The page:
An outstanding trade, or just too clever by half? Morgan Stanley made a small killing when it shorted 2.25 per cent of HBOS last Friday. What's raised eyebrows is that it was also one of two lead underwriters to the HBOS rights issue that had closed that very morning. It therefore knew it would be able to close out its short positions at a substantial profit with the shares it was about to be left with as a result of being a prime underwriter.
Morgan Stanley insists it did nothing wrong, and, indeed, that the Financial Services Authority was kept informed throughout. Unlike underwriters to the Royal Bank of Scotland rights issue, it took out no direct short position while the rights issue was in progress, though it did engage actively in other hedging strategies. However, in terms of directly undermining an issue which it was underwriting, its hands were clean. The same could not be said of underwriters to RBS.
With HBOS, it was only after the rights issue closed that the direct short position was taken. By that stage, it was widely assumed in the stock market the rights issue had flopped, though only Morgan Stanley's client relationship team would have known quite how badly. Even if the traders responsible for the short position had been able to take a peep over the Chinese wall to see the full damage – the issue was only 8.3 per cent subscribed – it would have made no difference to their actions. As it is, Morgan Stanley insists there was no such snooping.
Overnight relief at trading news from Citi had that morning boosted the whole banking sector, so the HBOS share price briefly broke back through the rights issue price. In order to satisfy market demand for the stock, most of it from hedge funds looking to close out their own short positions, Morgan Stanley itself shorted the shares knowing full well the positions would be covered by the underwriters' stick.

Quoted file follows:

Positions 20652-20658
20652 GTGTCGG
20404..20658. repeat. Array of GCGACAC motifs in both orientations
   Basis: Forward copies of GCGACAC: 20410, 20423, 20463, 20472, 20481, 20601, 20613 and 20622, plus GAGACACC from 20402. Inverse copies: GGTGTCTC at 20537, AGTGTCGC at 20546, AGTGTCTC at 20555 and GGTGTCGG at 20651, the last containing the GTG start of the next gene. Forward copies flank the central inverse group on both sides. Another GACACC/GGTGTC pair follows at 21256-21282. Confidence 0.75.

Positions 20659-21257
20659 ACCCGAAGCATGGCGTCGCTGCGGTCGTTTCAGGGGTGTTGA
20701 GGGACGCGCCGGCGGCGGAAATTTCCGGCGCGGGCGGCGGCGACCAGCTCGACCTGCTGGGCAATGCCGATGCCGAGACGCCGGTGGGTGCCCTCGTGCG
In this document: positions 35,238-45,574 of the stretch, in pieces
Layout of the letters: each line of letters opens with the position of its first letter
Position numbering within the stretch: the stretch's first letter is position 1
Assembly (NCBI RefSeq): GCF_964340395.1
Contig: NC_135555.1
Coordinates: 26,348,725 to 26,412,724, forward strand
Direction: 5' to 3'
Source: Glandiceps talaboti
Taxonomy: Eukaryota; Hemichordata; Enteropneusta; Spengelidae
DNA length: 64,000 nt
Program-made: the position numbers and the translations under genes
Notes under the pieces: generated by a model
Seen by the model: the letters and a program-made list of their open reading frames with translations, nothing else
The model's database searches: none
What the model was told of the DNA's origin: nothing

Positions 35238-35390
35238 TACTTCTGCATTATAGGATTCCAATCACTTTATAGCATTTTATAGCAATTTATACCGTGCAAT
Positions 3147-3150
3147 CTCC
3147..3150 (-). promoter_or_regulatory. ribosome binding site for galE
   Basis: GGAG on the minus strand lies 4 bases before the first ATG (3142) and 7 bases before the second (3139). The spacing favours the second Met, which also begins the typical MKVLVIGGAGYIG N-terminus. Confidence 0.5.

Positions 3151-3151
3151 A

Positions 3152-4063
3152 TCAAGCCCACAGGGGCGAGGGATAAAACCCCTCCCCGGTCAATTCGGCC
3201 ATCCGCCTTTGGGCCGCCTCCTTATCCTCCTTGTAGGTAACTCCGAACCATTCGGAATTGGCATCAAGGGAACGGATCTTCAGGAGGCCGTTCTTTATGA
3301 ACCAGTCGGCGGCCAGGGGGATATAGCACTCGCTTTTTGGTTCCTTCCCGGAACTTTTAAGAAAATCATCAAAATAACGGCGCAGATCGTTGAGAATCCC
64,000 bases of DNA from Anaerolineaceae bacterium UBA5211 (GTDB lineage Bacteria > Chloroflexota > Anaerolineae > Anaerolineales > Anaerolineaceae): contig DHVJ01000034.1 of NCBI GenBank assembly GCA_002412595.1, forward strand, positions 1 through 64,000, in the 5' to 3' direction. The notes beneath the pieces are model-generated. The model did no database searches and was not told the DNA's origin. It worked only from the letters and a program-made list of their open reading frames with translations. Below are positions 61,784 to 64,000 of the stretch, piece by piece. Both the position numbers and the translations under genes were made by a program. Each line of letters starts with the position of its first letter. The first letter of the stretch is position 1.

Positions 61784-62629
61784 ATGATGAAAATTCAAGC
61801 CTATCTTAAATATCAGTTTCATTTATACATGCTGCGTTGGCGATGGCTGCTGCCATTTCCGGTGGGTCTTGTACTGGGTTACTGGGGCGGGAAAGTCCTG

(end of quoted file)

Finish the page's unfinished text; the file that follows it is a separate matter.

The laughable part of this everyday story of City money-making jiggery-pokery is that, were it not for new FSA rules requiring the disclosure of short positions, no one would ever have known that the trade had taken place and it would by now already have been lost in the mists of time.
Morgan Stanley did nothing wrong, but the episode has nonetheless added to the general air of suspicion that now surrounds everything the City does. Having helped create the credit crisis in the first place, the investment bankers are profiting from the misery of dealing with its consequences. And you wonder why the bankers manage to maintain their mansions in Hampstead and yachts in the south of France, while the archetypal small HBOS shareholder still lives in a hovel in Halifax.
The quid pro quo for the repeated bailouts the banking system is receiving from the taxpayer right now is meant to be a greater degree of oversight and accountability, on practice as well as bonuses. Bankers must at least show contrition if they are to avoid regulatory over-reaction. The trouble with the Morgan Stanley short is not that it was against the rules, but the way it looks.Reuse content